What's on at Picturehouse At Fact - Film With Pride
Félix Maritaud pulls out the stops as a gay sex worker diving for a deeper connection in Camille Vidal-Naquet’s fulsomely passionate and explicit feature debut.
Leo (Maritaud) is a 22-year-old rent boy who yearns for affection. In poor health and with no fixed address, he finds fleeting solace in the arms of the men he meets through his work. The solitude of Leo’s life is eased when he falls for fellow hustler Ahd (Eric Bernard). But when his romantic feelings are violently rebuffed, Leo begins to spiral, questioning if he will ever find the love he so desperately craves.
Premiering at this year’s Cannes Film Festival, Camille Vidal-Naquet’s arresting debut is also one of quiet introspection and disarming fragility. Félix Maritaud brings an unexpected compassion to the screen with a raw and vulnerable central performance that is nothing short of devastating. Contains strong sexual imagery and sexual violence.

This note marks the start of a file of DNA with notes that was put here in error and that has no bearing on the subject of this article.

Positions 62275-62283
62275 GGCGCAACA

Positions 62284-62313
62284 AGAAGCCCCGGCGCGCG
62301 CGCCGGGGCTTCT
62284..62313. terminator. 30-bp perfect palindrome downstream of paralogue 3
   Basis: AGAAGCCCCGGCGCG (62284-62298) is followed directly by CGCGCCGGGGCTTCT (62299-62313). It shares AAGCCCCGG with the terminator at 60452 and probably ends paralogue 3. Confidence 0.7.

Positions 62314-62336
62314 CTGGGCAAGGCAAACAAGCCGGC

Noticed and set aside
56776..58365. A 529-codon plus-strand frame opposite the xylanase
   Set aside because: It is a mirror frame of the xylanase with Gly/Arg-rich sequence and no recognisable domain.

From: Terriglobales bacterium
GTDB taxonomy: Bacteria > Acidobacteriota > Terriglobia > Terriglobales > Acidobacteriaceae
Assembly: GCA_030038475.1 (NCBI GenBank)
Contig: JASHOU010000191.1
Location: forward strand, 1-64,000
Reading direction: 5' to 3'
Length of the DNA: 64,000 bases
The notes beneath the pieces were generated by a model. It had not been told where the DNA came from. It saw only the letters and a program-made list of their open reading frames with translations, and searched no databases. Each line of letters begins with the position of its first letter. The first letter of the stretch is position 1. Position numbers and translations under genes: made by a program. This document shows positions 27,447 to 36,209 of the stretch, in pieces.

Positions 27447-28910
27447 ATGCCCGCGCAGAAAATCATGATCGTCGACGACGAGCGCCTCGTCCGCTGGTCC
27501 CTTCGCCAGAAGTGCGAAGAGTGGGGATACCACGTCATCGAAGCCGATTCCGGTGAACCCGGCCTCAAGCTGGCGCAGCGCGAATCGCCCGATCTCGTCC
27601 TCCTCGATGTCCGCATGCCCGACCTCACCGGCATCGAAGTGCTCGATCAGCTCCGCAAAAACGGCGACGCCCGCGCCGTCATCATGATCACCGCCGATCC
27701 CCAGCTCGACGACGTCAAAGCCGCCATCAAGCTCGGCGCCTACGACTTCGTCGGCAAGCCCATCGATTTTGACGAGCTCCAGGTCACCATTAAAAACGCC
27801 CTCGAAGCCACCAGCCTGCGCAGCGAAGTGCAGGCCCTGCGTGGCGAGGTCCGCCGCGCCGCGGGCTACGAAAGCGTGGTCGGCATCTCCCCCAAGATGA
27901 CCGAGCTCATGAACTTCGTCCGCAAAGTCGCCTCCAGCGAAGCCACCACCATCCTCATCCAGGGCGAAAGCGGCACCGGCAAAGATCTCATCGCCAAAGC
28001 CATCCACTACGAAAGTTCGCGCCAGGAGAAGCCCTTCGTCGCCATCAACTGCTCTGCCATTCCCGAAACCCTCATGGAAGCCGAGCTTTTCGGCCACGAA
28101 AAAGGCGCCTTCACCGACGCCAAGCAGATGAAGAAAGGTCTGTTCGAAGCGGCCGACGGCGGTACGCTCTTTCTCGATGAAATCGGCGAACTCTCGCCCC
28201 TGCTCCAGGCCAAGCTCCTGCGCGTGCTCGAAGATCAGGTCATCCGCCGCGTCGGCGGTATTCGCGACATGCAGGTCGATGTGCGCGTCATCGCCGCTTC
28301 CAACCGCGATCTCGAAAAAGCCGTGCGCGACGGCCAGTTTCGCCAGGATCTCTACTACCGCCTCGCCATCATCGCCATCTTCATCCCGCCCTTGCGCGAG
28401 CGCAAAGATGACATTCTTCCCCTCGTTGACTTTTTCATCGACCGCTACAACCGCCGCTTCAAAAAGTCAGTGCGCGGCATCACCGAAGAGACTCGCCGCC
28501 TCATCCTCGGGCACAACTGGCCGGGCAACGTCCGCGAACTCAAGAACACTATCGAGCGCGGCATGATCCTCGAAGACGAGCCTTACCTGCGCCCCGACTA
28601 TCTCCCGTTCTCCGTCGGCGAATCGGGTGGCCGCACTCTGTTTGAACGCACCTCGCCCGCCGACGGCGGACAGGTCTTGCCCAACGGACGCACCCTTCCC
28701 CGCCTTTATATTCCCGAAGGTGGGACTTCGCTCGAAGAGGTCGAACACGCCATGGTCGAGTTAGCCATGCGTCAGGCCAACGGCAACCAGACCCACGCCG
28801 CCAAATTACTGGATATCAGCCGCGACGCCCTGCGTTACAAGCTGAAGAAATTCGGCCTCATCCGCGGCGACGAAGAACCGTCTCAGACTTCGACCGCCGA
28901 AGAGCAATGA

Set against the backdrop of the bustling streets of Nairobi, the two very different girls must choose between love and safety surrounded by insular gossip, local politics and burgeoning maturity. Their magnetic pull draws us into a queer Romeo and Juliet romance, as they try to hide their relationship from their politically opposing fathers.
Directed by Wanuri Kahiu, part of a strong cohort of Kenyan female filmmakers, Rafiki was the first Kenyan film to be included in the Un Certain Regard section in Cannes earlier this year, and was then controversially banned from being shown in Kenya by the Kenya Film Classification Board.